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Boyd v. Jones

United States District Court, N.D. Indiana

October 18, 2016

SHAVON TYVELL BOYD, Plaintiff,
v.
OLYMPIA JONES, et al., Defendants.

          ORDER

          THERESA L. SPRINGMANN UNITED STATES DISTRICT JUDGE.

         Shavon Tyvell Boyd, a pro se prisoner, filed a Complaint [ECF No. 1] against three defendants. “A document filed pro se is to be liberally construed, and a pro se complaint, however inartfully pleaded, must be held to less stringent standards than formal pleadings drafted by lawyers.” Erickson v. Pardus, 551 U.S. 89, 94 (2007) (quotation marks and internal citations omitted). However, pursuant to 28 U.S.C. § 1915A, the Court must review the merits of a prisoner complaint and dismiss it if the action is frivolous or malicious, fails to state a claim upon which relief may be granted, or seeks monetary relief against a defendant who is immune from such relief.

         Boyd alleges that the Defendants prevented him from filing a notice of appeal in a case filed in this Court, under cause number 3:15-CV-82-RM. He argues that as a result, he was irreparably harmed because the time for filing an appeal has now expired. To state a claim for a denial of access to the courts, a prisoner must allege that “state action hindered his or her efforts to pursue a nonfrivolous legal claim and that the plaintiff suffered some actual concrete injury.” May v. Sheahan, 226 F.3d 876, 883 (7th Cir. 2000). If the Defendants had prevented Boyd from ever being able to litigate a nonfrivolous appeal, that would state a claim. However, that is not what happened here. In cause number 3:15-CV-82-RM, the order that Boyd wanted to appeal granted in part and denied in part a motion for summary judgment. The order did not result in the entry of a final judgment. Guillemard-Ginorio v. Contreras-Gomez, 490 F.3d 31, 37 n.4 (1st Cir. 2007) (stating that a partial summary judgment order is not a final judgment); HSBC Bank USA, N.A. v. Townsend, 793 F.3d 771, 775 (7th Cir. 2015) (discussing 28 U.S.C. § 1291). Because cause number 3:15-CV-82-RM is still open, the time for filing a notice of appeal has not yet begun to run. Therefore, Boyd has not suffered any injury as a result of being prevented from filing a notice of appeal and these allegations do not state a claim.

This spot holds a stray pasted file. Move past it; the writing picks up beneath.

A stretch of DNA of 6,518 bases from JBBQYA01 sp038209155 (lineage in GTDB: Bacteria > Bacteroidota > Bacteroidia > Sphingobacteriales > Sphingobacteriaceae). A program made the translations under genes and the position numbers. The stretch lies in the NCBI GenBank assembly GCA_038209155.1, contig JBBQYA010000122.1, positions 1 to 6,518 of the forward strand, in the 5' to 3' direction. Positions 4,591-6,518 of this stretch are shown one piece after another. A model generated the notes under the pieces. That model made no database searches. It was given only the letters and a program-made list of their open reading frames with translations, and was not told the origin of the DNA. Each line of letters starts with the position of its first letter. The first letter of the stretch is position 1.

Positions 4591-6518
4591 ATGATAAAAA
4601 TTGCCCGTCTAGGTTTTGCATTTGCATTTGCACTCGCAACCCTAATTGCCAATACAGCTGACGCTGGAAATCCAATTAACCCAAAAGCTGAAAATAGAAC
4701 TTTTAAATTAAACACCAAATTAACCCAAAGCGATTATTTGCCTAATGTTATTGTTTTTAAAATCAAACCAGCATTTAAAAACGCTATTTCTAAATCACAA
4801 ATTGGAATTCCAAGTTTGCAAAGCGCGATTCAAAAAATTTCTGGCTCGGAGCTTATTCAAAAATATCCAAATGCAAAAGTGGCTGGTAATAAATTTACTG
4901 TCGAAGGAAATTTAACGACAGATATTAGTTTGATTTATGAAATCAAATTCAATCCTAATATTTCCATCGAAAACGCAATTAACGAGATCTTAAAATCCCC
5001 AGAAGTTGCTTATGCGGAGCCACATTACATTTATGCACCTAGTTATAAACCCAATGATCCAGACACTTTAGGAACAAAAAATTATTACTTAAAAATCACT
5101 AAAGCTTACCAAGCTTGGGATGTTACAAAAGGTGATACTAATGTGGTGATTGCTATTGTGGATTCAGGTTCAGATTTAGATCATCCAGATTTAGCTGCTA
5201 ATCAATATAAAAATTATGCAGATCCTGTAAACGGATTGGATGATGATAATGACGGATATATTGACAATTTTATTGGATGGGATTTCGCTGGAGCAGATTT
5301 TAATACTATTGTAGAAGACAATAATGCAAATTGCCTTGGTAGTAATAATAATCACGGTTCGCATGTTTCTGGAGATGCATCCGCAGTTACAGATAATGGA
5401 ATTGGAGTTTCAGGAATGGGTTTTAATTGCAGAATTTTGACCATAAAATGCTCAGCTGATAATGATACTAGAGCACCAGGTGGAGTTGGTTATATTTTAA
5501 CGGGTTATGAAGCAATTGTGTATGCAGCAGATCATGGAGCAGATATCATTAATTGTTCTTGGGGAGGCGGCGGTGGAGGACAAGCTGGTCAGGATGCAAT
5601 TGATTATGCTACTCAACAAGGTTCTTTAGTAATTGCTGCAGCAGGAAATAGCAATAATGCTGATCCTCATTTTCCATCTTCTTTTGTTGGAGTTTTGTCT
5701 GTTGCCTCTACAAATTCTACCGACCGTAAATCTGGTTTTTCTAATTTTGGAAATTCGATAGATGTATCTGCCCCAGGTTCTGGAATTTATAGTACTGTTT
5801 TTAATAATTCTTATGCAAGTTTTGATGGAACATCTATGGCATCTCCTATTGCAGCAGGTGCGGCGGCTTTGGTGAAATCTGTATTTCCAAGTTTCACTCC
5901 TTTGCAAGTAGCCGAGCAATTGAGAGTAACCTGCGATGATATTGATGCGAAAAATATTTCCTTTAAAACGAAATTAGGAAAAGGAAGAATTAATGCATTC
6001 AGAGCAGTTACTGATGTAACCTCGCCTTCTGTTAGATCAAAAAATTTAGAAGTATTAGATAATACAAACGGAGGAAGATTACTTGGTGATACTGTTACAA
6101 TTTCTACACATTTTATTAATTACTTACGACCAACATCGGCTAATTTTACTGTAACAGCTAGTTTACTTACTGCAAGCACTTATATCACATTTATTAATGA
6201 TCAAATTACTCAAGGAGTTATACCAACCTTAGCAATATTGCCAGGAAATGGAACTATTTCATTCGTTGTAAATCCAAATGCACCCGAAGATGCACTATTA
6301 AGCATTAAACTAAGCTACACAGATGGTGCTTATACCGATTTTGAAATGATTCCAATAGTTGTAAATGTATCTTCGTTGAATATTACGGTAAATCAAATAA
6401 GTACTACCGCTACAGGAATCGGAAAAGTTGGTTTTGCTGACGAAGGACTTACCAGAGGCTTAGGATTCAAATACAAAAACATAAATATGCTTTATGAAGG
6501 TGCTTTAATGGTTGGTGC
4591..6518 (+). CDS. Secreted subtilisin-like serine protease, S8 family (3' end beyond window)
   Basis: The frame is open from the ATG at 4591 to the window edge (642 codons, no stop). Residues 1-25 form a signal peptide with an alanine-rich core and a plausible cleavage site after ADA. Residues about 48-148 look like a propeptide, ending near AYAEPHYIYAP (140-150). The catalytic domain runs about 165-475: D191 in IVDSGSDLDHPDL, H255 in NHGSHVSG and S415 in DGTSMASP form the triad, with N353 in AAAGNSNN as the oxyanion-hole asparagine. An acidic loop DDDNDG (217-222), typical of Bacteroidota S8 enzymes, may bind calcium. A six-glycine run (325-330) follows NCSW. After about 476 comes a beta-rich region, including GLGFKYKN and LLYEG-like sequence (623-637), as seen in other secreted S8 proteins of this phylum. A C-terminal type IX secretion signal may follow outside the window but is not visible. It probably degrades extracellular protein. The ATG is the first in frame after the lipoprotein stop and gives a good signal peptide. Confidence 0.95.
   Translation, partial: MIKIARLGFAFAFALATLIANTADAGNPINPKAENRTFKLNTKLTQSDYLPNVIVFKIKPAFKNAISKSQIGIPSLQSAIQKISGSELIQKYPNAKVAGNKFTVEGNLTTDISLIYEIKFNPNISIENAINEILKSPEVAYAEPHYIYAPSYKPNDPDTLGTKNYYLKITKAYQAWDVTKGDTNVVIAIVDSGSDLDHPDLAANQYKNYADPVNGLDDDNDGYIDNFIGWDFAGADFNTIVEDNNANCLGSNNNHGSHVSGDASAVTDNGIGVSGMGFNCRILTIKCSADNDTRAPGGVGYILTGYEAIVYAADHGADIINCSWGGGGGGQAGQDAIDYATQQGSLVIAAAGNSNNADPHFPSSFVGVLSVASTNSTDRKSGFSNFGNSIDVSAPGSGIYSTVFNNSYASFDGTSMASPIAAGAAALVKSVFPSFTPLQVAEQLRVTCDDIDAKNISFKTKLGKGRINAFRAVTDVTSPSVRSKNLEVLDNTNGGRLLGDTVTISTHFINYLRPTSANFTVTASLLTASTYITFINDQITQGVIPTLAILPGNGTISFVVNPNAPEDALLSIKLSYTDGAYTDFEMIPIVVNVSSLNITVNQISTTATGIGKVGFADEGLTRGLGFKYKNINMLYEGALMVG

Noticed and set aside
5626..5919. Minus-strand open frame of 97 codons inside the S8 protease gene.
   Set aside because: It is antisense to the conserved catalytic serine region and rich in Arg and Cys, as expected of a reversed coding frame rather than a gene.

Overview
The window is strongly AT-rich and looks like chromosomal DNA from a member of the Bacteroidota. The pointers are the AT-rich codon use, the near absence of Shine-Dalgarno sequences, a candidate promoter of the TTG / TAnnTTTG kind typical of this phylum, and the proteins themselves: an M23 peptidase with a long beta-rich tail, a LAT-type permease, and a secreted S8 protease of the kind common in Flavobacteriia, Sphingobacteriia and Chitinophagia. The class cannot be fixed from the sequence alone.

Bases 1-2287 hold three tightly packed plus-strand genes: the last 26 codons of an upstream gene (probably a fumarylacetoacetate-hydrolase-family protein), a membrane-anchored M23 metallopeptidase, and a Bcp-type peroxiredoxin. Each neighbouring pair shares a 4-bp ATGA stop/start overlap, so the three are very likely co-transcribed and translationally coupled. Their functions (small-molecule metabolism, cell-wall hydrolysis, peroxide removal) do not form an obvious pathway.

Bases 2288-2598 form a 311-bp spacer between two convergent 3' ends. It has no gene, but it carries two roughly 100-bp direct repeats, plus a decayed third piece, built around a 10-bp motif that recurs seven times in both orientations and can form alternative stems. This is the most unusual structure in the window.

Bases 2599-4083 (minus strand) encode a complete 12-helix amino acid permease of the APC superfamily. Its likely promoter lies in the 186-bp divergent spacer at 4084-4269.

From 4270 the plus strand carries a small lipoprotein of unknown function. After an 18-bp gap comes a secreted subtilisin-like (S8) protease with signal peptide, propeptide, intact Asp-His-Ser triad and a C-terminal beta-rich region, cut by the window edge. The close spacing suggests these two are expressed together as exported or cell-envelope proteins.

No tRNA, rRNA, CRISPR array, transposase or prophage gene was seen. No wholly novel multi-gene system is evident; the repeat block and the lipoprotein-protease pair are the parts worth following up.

Boyd also alleges that on or around July 28, 2016, Olympia Jones read and refused to electronically file a preliminary injunction motion that he wanted to file in cause number 3:16-CV-288-RM, which is also pending in this Court. This may have delayed his ability to seek an injunction, but “a delay becomes an injury only if it results in actual substantial prejudice to specific litigation.” Johnson v. Barczak, 338 F.3d 771, 773 (2003) (per curiam) (quotation marks omitted). Boyd has not alleged facts from which it can plausibly be inferred that he has suffered any actual, substantial prejudice in cause number 3:16-CV-288-RM. Moreover, he has not plausibily alleged that the preliminary injunction motion was nonfrivolous. Additionally, even construing his motion as alleging a Fourth Amendment violation, as he alleges that Jones read his motion, it does not state a claim because “the Fourth Amendment proscription against unreasonable searches does not apply within the confines of the prison cell, ” Hudson v. Palmer, 468 U.S. 517, 526 (1984), and documents filed with the court are public records open for anyone to read. Therefore, these allegations do not state a claim.